Oracle Commerce customers often ask, “How should we warm our repository item cache for better page serving performance?” This article will address that question as well as some of the decisions that you’ll need to make along the way.
First, let’s talk about what repository item cache warming is.
Generally speaking, warming is when we want to preemptively fetch repository items from the database in anticipation of future use. In effect, we’re loading them into cache so that we needn’t fetch them while we’re servicing a consumer’s page request. We do this so that we can provide better page response time to the consumer, and so that we can mitigate database traffic for what are mostly read-only items. The prime example of this is warming of product data in the Product Catalog repository.
Warming is generally desirable at two times, when starting an instance and after a deployment from the BCC, when caches need to be invalidated. In this article, we’ll talk about with the former, which is often referred to as preloading.
When we warm a cache like this, we defer servicing consumer requests until after the cache has been warmed. Generally speaking, we would warm the cache when the page serving instance is being started, as a side effect of starting the associated repository component.
A well-tuned and warmed repository cache is essential for achieving optimal page load times for your consumers. It contributes to both good page response time as well as server scalability. But the techniques for its use need to be applied wisely. The steps involved are:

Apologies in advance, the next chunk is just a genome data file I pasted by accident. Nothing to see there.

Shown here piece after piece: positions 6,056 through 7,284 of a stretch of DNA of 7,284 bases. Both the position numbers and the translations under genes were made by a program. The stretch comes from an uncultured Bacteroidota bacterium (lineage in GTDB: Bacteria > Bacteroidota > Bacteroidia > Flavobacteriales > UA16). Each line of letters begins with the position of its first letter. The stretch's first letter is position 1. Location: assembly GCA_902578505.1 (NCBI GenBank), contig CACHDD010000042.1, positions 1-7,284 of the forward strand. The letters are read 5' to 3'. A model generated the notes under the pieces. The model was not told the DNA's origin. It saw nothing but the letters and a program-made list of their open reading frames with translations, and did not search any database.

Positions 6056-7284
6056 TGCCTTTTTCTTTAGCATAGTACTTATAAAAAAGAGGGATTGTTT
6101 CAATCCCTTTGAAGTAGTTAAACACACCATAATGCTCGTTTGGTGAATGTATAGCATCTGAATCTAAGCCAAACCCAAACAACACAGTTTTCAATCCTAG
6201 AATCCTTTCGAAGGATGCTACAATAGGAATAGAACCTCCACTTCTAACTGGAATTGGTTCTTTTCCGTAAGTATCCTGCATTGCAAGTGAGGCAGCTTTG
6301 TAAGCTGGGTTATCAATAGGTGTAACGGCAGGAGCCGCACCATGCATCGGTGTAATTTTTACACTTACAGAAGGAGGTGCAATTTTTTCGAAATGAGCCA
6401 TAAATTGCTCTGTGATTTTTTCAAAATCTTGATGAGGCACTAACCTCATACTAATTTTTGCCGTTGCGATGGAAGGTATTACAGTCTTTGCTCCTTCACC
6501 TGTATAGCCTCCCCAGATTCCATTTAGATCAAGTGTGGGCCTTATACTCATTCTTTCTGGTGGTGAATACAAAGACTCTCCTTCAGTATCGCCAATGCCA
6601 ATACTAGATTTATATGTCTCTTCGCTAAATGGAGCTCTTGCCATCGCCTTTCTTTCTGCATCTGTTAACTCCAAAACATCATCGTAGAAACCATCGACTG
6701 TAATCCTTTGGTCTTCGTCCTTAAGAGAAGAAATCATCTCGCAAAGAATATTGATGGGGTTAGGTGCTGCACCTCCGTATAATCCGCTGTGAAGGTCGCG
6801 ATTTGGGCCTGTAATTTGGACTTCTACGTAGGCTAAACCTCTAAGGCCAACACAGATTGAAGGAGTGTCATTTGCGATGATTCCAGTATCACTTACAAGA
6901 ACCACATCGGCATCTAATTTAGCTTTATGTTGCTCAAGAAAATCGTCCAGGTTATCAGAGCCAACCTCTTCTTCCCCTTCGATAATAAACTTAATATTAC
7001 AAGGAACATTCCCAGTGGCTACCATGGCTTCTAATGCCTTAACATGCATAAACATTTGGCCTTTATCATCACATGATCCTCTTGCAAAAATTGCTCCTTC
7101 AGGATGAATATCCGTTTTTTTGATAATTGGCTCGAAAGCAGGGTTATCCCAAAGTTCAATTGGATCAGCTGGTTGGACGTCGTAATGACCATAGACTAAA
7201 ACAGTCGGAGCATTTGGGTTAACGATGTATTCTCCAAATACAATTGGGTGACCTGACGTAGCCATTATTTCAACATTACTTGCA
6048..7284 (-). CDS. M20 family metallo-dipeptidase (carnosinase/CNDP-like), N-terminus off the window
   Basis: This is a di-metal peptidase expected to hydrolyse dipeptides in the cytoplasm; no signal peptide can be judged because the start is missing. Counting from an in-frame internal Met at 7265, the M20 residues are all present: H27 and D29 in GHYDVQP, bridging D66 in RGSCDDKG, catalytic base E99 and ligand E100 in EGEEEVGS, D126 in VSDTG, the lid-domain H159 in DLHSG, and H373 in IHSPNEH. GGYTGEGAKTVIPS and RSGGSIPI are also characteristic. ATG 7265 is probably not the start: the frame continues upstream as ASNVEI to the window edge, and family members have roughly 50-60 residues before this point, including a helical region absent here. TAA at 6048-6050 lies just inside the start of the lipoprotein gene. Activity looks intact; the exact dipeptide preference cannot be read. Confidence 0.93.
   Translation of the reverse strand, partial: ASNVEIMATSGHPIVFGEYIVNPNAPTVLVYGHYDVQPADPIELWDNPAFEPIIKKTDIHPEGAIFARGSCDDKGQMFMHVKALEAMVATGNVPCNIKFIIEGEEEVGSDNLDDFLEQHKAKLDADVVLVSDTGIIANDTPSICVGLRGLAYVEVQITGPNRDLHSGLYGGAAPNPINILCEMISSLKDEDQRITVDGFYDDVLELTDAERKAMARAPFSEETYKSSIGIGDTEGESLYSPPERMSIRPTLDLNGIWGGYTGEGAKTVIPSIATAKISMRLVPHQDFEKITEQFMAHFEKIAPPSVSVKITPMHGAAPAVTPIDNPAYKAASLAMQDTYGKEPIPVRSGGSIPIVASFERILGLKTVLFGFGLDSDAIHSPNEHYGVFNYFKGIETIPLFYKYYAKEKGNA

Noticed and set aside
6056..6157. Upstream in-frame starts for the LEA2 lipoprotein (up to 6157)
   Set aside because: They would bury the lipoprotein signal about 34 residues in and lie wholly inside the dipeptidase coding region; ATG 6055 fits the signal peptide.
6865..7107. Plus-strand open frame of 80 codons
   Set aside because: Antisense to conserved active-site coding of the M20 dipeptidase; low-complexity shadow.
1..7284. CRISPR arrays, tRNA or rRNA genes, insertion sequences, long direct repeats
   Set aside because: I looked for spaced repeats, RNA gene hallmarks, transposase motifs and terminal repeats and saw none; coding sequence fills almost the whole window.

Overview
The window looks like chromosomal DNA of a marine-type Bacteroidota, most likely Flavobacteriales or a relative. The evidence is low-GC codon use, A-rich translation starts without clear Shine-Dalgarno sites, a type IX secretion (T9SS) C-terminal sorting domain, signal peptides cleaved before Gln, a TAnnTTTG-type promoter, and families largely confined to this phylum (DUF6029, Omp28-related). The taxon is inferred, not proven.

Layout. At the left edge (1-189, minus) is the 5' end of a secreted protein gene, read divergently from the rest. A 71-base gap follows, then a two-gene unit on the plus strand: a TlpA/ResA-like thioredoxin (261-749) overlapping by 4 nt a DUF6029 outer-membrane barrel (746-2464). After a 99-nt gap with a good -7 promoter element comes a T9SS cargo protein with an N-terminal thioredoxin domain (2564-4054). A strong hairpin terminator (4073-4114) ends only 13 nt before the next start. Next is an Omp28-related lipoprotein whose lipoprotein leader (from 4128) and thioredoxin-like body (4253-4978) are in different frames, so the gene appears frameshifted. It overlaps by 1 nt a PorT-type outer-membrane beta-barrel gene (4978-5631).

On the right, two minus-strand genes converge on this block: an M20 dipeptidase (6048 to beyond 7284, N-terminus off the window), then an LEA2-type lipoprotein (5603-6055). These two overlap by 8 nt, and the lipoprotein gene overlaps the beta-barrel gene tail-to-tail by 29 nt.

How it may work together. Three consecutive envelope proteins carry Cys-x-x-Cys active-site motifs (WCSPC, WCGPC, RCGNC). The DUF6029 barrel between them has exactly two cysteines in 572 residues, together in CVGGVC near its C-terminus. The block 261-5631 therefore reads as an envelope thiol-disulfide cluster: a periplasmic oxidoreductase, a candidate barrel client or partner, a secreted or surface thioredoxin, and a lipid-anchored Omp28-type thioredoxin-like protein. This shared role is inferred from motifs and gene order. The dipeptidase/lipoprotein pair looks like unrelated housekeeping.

We’ll talk about each of these at length.
Determine whether warming is really necessary
Most of the highly referenced repositories, like the product catalog, warm very naturally. The latency penalty for the first retrieval of a category, product, or SKU is often not materially relevant — often in the 8-12ms range. So before you preemptively attempt to warm the products into cache, first determine whether doing so is actually necessary.
You can determine this through load testing, validating average page load time during ramp up on a cold cache versus the times achieved after the load test has reached a steady state. Or you can simply perform a trial on a running production system by flushing the repository cache on a single page serving instance and monitoring the inflection in average page load time.
At one large retailer that I have worked with, they were delaying startup by 15 minutes while warming their product cache. When we tested the actual latency incurred by page requests when not warming the cache, we found that there was about 100ms latency on first reference only; the cache naturally warmed in 3-4 seconds for the entire portion of the active catalog. From this, we determined that the natural warming of the cache was sufficient to their needs. This gave them an additional 15 minutes of site availability each time that they restarted their production commerce cluster.
Fix the root cause of latency first
If you find that warming is desirable because the latency incurred by natural warming is excessive, first try to determine why that is the case. Is the root cause slow database performance? Network latency?